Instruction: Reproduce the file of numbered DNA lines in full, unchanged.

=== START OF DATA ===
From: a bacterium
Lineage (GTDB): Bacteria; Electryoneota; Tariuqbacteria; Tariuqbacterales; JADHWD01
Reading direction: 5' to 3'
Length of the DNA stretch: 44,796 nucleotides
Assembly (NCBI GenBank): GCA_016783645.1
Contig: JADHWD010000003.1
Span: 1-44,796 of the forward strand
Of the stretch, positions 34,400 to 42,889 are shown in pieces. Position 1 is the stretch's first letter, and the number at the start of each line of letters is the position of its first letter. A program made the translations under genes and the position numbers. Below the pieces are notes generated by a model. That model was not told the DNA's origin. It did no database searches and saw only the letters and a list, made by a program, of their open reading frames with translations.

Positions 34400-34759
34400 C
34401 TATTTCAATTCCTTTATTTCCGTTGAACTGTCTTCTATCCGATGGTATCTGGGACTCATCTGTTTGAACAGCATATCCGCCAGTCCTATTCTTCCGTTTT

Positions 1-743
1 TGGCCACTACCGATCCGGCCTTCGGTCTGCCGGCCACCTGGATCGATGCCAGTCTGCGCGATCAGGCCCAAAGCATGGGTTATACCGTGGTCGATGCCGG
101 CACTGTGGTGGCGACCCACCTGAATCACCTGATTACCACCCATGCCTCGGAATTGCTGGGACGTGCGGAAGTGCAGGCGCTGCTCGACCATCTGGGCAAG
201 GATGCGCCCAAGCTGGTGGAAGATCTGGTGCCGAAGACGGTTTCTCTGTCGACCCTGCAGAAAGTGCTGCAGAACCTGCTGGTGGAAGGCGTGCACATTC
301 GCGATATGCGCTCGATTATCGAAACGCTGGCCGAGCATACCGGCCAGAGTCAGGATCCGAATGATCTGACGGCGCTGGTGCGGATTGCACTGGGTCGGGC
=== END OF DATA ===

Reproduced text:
From: a bacterium
Lineage (GTDB): Bacteria; Electryoneota; Tariuqbacteria; Tariuqbacterales; JADHWD01
Reading direction: 5' to 3'
Length of the DNA stretch: 44,796 nucleotides
Assembly (NCBI GenBank): GCA_016783645.1
Contig: JADHWD010000003.1
Span: 1-44,796 of the forward strand
Of the stretch, positions 34,400 to 42,889 are shown in pieces. Position 1 is the stretch's first letter, and the number at the start of each line of letters is the position of its first letter. A program made the translations under genes and the position numbers. Below the pieces are notes generated by a model. That model was not told the DNA's origin. It did no database searches and saw only the letters and a list, made by a program, of their open reading frames with translations.

Positions 34400-34759
34400 C
34401 TATTTCAATTCCTTTATTTCCGTTGAACTGTCTTCTATCCGATGGTATCTGGGACTCATCTGTTTGAACAGCATATCCGCCAGTCCTATTCTTCCGTTTT

Positions 1-743
1 TGGCCACTACCGATCCGGCCTTCGGTCTGCCGGCCACCTGGATCGATGCCAGTCTGCGCGATCAGGCCCAAAGCATGGGTTATACCGTGGTCGATGCCGG
101 CACTGTGGTGGCGACCCACCTGAATCACCTGATTACCACCCATGCCTCGGAATTGCTGGGACGTGCGGAAGTGCAGGCGCTGCTCGACCATCTGGGCAAG
201 GATGCGCCCAAGCTGGTGGAAGATCTGGTGCCGAAGACGGTTTCTCTGTCGACCCTGCAGAAAGTGCTGCAGAACCTGCTGGTGGAAGGCGTGCACATTC
301 GCGATATGCGCTCGATTATCGAAACGCTGGCCGAGCATACCGGCCAGAGTCAGGATCCGAATGATCTGACGGCGCTGGTGCGGATTGCACTGGGTCGGGC